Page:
WINSTON-SALEM — A Hispanic North Carolina pastor who had been arrested prior to deportation proceedings was granted bail at a hearing Sept. 2. That means he will be free until his trial to determine if he can stay in the United States.
Hector Villanueva, pastor of a Spanish-speaking church in Siler City, was arrested Aug. 19 by United States Immigration and Customs Enforcement agents and taken to Gainesville, Ga., to be held, although he is a legal resident of the U.S.
Deportation proceedings against him are the consequence of a 15-year-old crime he committed before accepting Christ.
Villanueva, 40, has lived in the United States since he was 3. He is a legal resident with a green card and Social Security card. He and his wife, Martha, a U.S. citizen, have four children and are in the process of adopting two foster children.
Martha Villanueva told an Associated Baptist Press reporter Sept. 1 that her husband has a North Carolina attorney who specializes in immigration, Jorgelina Araneda, advocating for him. She said she was en route to Atlanta for the hearing, hoping that her husband can get out on bond so they can contest his deportation.
“I just know that my husband has not done anything illegal anytime recently,” she said. “This is a very old case that they brought up and I know that he’s a different person than he was then; he’s changed and I just — I just don’t know what else to say. I just want him home; he’s needed here.”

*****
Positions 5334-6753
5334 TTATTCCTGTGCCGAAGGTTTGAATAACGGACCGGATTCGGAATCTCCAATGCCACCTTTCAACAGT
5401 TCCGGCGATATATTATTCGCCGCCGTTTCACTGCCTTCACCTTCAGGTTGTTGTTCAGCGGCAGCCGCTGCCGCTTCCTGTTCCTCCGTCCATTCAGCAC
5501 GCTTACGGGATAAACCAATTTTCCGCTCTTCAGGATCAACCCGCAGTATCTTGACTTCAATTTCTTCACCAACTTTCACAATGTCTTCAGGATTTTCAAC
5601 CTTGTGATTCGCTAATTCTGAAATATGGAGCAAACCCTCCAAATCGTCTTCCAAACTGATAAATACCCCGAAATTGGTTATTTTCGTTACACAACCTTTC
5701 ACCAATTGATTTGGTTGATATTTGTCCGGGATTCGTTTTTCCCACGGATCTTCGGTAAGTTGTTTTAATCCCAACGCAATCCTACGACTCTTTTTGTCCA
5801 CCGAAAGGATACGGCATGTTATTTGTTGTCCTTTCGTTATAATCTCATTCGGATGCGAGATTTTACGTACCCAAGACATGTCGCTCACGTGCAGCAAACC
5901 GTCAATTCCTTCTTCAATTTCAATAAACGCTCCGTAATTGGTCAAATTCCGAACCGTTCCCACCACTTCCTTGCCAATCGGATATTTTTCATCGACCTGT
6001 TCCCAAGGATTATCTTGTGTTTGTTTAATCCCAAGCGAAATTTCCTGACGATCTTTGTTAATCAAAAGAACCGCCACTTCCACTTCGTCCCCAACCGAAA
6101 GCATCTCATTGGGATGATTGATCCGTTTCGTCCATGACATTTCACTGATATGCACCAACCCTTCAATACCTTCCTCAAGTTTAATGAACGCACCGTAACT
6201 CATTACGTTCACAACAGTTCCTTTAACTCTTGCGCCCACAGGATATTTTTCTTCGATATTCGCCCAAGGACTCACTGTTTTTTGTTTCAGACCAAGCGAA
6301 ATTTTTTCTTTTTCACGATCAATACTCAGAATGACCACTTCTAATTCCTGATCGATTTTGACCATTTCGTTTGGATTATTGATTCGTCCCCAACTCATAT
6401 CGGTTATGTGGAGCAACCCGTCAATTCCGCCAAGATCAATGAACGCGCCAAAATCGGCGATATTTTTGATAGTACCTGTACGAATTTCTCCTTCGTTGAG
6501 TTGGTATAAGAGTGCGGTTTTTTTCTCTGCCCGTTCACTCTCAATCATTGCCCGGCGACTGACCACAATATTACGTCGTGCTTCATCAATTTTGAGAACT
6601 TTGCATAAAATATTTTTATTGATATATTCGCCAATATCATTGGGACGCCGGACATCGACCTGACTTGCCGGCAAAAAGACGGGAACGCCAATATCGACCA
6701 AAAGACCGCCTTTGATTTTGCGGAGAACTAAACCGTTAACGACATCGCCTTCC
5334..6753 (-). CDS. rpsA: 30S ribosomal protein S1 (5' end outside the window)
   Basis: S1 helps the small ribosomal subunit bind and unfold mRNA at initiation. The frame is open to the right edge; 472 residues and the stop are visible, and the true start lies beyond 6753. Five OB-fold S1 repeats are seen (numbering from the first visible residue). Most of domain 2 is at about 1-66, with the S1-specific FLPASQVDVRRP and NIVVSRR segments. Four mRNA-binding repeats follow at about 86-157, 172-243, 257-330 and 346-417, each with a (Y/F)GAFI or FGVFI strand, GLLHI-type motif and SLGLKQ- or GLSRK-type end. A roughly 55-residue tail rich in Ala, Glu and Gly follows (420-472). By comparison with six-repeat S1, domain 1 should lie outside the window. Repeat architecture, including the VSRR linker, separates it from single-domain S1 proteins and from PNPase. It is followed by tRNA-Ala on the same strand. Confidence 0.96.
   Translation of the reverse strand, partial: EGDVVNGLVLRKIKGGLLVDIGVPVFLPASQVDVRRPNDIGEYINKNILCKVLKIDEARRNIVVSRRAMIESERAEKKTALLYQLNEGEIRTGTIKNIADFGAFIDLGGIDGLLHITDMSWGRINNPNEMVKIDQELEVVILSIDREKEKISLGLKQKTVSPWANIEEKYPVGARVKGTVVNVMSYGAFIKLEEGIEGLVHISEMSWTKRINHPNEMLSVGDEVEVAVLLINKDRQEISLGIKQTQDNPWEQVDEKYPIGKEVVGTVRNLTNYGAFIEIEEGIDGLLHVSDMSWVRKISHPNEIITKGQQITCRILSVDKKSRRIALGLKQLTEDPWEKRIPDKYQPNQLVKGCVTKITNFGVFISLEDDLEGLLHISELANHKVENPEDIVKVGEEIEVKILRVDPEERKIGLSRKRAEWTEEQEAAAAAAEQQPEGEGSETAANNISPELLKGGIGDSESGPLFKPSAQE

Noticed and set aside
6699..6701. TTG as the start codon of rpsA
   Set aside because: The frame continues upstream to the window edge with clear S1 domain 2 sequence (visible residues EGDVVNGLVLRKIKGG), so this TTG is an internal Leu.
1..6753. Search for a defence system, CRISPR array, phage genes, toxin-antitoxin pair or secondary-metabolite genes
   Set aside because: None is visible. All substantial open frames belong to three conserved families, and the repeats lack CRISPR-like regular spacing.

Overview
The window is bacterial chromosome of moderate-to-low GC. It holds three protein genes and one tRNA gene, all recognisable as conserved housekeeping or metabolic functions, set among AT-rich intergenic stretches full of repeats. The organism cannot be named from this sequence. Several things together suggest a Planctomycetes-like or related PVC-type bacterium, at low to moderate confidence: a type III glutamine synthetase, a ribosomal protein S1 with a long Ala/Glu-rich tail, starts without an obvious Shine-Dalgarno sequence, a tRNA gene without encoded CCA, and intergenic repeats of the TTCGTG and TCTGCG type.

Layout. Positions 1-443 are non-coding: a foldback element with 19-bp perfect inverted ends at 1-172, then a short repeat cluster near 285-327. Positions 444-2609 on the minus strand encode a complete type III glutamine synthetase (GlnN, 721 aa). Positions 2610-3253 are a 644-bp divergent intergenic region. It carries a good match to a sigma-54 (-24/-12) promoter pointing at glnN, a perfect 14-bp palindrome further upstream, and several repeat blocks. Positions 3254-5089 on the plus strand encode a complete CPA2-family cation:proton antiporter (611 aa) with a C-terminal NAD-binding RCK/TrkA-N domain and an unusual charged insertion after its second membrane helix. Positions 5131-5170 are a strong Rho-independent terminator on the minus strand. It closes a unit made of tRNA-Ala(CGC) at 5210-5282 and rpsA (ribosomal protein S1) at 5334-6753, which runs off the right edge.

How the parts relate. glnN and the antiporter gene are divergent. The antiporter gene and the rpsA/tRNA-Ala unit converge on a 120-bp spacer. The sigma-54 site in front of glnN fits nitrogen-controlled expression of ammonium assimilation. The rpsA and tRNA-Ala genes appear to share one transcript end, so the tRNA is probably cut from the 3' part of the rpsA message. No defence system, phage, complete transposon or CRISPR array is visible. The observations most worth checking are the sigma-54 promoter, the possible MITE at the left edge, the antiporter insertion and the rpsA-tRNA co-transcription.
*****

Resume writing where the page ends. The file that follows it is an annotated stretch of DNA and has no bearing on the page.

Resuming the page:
Martha Villanueva told the Raleigh News & Observer a lawyer alerted her husband several months ago that his green card might be in jeopardy because of a “commercial burglary” conviction in the mid-1990s.
He was homeless at the time and apparently tried to cash a check that wasn’t his. He became a practicing Christian while in jail and dedicated his life to the ministry. Martha Villanueva admitted that in his former life her husband did some things of which he is not proud.
After moving from California four years ago, Villanueva helped North Carolina CBF Hispanic Leader Coach Javier Benitez start Iglesia Bautista la Roca in Raleigh, one of a dozen congregations that form the state organization’s Hispanic Network. He recently started a new church in Siler City.
His conviction surfaced in a background check after he applied for U.S. citizenship.
Under current immigration law, any non-citizen convicted of an “aggravated felony” faces deportation, whether or not they have served their sentence.